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Discussion Starter #1
I want to add some air to the rear air shocks on my 02 king. Dealer says to get the HD pump (I think its about 30-40 bucks) because a bicycle hand pump puts out too much air and I could blow out the resovoir. I could see this as an issue using an air hose, but is the resovoir so small that a manual bicycle pump is risky? I mean, I would treat it it like I would want my SO to treat my ,,,,. well you know.

greg
 

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FLHTCUSE
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You need a Progressive (Low presure pump) hand pump with air gauge not over 30lbs.
You will damage the shocks if you over pump them, My HD dealer sells the Progressive (Brand Name) pump.

Read your owner manual it will fill in the blanks
 

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I've used a bicycle hand pump for years on my old 88' FLHTC. Never had any problems. Bought the pump at an auto parts house...maybe Western Auto, and it had a gauge built into the base of the pump.
 

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Get the HD pump. I tried the bicycle pump and could not get any air into the shock system. I guess the bicycle pump puts out way too much air volume/pressure. I am very lucky I didn't mess something up. The little HD hand pumps are very easy to use and have a built in gauge for adjusting the pressure. I keep mine on the bike for on the road adjustments when needed.
I guess I will use the new bicycle pump to air up the lawn mower tires. :)

Tommie
 

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The secret of the Progressive pump is in the no loss disconnect fitting.



Try to put a tire gauge to the shock valve, in particular a digital one. The volume of air in the shocks is so small that every time you check the pressure with a gauge you lose a couple of pounds.
Spend the 30 bucks, or run them without air.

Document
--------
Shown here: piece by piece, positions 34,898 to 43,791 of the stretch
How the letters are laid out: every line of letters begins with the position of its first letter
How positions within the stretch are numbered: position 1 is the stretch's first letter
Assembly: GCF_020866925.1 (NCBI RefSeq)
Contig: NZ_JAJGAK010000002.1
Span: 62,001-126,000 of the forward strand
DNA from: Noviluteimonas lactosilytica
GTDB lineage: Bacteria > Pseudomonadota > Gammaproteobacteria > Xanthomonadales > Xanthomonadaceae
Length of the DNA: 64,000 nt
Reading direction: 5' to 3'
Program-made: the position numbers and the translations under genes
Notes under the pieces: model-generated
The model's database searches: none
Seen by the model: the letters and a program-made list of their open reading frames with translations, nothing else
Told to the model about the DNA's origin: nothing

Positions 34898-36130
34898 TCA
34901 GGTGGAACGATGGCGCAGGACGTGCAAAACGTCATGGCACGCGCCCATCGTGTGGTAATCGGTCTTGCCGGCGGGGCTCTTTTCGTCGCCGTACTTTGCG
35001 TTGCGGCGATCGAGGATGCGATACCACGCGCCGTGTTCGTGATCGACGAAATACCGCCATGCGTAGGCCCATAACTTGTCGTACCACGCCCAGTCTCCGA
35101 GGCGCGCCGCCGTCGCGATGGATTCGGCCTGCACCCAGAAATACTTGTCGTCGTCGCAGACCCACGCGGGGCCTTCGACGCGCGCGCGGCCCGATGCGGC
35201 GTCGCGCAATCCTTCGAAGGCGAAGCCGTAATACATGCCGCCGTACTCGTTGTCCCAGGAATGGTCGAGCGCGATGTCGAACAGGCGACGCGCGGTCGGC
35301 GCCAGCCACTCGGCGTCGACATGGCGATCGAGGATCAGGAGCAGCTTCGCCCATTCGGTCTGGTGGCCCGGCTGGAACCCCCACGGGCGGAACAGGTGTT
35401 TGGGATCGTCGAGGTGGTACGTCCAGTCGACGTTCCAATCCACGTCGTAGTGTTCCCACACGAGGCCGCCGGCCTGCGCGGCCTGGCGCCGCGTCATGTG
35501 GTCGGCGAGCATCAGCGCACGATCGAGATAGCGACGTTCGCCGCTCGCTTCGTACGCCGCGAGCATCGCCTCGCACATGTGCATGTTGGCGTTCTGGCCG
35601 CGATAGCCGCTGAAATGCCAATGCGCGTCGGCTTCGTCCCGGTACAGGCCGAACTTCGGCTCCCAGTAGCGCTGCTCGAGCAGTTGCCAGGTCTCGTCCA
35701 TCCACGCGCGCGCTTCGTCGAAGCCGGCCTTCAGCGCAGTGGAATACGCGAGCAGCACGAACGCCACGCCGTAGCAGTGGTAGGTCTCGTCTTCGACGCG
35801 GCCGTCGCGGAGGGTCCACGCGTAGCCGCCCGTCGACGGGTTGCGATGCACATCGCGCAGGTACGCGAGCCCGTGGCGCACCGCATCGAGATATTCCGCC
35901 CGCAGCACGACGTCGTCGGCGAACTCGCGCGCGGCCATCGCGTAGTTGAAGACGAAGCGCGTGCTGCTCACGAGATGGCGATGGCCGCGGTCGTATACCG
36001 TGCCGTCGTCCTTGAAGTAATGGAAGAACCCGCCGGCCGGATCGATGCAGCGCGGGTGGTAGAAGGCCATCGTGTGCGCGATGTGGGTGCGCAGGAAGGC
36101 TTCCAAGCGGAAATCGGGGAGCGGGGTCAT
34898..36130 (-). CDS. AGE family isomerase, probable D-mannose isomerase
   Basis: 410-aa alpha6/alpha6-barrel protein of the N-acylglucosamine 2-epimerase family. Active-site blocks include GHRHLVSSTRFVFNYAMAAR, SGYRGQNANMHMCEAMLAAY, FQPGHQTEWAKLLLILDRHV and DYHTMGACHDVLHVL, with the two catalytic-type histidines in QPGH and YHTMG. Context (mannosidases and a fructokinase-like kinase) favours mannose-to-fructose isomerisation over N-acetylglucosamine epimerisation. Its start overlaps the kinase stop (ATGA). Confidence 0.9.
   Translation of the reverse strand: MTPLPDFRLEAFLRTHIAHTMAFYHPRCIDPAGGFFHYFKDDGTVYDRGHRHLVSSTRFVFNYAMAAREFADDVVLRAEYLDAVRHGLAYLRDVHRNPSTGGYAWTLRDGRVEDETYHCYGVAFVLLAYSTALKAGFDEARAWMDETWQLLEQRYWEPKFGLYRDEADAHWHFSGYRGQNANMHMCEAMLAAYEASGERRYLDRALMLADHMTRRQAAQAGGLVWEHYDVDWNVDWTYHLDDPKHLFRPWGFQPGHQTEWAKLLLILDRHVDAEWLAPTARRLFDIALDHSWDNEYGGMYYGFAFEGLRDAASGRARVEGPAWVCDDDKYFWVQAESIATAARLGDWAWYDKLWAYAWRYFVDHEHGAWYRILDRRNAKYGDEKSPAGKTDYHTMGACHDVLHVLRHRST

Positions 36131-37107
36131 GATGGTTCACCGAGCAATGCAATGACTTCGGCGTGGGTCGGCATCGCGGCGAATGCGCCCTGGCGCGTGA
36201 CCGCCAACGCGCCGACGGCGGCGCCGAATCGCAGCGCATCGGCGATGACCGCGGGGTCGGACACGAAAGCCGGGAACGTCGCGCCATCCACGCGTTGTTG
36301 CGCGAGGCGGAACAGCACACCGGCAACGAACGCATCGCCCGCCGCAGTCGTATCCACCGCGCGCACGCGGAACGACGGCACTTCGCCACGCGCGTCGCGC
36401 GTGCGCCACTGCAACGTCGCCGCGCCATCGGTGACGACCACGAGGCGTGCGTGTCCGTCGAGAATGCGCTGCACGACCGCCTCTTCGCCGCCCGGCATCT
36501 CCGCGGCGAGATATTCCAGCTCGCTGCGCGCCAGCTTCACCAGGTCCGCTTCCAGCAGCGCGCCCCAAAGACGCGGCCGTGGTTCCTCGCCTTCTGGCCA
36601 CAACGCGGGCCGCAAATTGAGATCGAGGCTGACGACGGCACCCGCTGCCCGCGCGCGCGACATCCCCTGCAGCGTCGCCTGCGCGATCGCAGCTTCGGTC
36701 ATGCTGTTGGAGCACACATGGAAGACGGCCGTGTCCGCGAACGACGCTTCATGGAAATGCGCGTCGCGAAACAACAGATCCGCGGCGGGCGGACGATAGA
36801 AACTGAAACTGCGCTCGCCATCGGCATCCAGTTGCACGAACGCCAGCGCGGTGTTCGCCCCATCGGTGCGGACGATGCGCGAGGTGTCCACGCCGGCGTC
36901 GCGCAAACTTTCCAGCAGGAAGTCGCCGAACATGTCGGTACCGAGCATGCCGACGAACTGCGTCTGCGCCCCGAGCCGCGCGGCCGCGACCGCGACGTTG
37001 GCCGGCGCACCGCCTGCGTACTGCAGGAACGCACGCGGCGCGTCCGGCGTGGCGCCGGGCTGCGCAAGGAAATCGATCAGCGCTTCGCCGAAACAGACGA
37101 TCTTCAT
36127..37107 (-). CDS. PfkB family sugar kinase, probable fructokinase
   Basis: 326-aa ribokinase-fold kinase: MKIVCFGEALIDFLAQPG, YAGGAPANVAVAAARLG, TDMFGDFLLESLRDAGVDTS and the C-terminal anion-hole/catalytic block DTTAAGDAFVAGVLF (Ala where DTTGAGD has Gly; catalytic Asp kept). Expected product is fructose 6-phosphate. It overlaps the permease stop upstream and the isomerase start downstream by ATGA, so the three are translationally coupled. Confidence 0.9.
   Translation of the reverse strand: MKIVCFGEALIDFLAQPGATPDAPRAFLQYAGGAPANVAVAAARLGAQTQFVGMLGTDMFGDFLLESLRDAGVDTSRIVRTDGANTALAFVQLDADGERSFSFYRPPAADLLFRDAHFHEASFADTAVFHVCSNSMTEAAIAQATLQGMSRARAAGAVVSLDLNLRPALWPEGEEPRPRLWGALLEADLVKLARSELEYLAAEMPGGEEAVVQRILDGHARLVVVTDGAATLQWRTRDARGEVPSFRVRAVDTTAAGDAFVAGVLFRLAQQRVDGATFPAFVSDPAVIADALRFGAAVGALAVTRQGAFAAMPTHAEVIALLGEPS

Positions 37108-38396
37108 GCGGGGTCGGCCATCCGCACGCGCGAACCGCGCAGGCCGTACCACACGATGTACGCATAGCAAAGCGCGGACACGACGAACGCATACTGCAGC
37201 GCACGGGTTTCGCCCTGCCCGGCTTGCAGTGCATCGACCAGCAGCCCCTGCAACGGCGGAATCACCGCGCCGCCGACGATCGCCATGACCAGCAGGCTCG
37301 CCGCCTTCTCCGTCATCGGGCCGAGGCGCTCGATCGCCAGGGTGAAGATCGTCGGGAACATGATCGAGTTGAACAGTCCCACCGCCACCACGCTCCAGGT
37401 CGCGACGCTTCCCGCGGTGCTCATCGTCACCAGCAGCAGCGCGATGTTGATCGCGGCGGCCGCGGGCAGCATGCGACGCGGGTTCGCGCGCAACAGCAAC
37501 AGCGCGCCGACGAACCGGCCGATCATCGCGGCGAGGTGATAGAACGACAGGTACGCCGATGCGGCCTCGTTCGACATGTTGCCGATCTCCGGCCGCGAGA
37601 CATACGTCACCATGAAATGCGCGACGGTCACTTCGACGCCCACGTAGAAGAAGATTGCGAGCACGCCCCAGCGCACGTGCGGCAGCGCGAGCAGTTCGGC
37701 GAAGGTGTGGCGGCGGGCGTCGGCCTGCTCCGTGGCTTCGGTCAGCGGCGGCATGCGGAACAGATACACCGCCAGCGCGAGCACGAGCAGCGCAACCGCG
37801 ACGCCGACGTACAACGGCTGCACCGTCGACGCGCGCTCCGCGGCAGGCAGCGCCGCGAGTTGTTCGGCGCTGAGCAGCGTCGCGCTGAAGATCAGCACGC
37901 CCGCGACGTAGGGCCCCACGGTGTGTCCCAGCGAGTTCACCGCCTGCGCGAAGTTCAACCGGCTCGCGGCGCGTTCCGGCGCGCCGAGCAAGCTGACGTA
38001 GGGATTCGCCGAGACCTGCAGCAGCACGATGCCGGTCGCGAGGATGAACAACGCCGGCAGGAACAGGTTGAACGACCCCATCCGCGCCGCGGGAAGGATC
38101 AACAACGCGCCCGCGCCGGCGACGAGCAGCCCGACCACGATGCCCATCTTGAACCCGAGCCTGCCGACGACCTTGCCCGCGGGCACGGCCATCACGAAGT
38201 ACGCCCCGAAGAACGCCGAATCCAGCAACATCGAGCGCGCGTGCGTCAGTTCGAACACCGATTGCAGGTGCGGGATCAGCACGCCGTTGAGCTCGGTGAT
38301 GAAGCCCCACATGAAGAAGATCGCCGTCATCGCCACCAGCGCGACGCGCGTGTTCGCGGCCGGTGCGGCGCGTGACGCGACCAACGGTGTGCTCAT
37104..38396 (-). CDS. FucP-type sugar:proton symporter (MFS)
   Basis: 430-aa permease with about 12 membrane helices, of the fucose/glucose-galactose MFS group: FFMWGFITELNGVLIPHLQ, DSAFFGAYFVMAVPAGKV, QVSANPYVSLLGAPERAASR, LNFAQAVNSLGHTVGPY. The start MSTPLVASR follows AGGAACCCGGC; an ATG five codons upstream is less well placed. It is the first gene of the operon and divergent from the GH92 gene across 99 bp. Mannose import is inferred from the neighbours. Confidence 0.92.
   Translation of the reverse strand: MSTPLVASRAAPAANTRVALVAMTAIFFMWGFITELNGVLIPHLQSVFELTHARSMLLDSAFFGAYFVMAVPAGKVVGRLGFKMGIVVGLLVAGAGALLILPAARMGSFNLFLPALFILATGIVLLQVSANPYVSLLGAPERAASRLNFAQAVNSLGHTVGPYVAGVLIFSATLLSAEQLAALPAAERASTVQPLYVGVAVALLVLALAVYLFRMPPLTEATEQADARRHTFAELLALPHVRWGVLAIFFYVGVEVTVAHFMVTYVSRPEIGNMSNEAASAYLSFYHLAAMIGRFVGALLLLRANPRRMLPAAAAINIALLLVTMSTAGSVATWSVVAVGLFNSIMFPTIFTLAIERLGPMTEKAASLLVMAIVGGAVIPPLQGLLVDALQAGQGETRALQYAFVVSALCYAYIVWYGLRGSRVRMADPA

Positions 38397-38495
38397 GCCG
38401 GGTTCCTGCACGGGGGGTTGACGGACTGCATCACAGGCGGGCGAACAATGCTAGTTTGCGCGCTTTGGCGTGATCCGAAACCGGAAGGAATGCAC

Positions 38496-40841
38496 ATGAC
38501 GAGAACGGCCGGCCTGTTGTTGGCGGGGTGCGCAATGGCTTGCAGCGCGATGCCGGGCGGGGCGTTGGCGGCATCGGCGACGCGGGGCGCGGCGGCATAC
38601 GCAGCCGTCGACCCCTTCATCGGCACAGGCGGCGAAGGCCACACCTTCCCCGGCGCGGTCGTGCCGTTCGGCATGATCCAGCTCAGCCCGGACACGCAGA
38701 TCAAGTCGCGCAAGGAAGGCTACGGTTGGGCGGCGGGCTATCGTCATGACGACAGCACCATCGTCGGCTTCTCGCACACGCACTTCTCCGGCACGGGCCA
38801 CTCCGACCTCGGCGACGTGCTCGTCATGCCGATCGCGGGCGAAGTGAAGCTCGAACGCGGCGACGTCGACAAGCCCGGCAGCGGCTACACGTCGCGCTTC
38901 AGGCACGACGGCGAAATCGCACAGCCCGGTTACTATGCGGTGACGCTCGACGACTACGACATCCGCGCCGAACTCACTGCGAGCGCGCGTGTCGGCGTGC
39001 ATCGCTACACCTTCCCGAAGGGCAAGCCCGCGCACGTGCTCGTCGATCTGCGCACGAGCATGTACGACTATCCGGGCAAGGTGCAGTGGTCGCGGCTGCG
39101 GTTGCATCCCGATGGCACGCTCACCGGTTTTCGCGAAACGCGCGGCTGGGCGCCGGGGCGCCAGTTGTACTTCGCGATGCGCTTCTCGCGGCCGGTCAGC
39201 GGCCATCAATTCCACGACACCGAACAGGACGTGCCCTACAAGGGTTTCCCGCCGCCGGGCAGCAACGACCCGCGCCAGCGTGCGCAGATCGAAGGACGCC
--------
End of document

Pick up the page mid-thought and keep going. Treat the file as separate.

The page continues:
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Got to agree with The Hippo on this. What the hell are we talking about, the price of a HD T-Shirt?

There is no way you can acurately measure the pressure with a bycycle pump. They are also bulky compared to the small tube of a pump that we are discussing. The lines in the system are threads.

If you look at the dynamics of a Turbine engine, you will understand the concept of compression. A lot of air being forced into a a smaller area creating propulsion. ( In other words force. )

That is fine when you are dealing with an area that is built to take the stress. The air system on your shocks is not designed to take a rude input of air.

Next time ya get an itch for a Harley Shirt with some stupid logo which effectively makes you pay The MOCO for the priveledge of being their Billboard, control the urge and buy something useful like the proper hand pump to take care of your baby.

You can call me a prick on this, but ya can't call me wrong. :D
 

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I use my portable air tank that I have a quality gauge on. I bleed it down to whatever psi I want in the shocks and hit the shcrader fitting. Viola, I have the correct pressure in my shocks. There is no way to overfill and do damage, because the pressure is not there. It works for me.
 

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Hippo is right on. I tried a bike pump, too, but you really need the no-loss valve of the special hand pump because you're dealing with such low pressures. And it's small enuf, you can pack it on a long tour to fine tune your ride if need be.
 

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Discussion Starter #10
Really appreciate all the replies, got the factory pump today. Wasn't so much the $40 but the thought they might be charging me $40 for a $5 bicycle pump (Have no idea why I would even imagine the MoCo might do something like that). Actually even went to a high end bicycle shop (my son told me the new zillion speed titanium &^%$^ bikes have air shocks). Their prices were quite a bit higher for the same type pump, with fancier stainless finish. go figure.

greg
 
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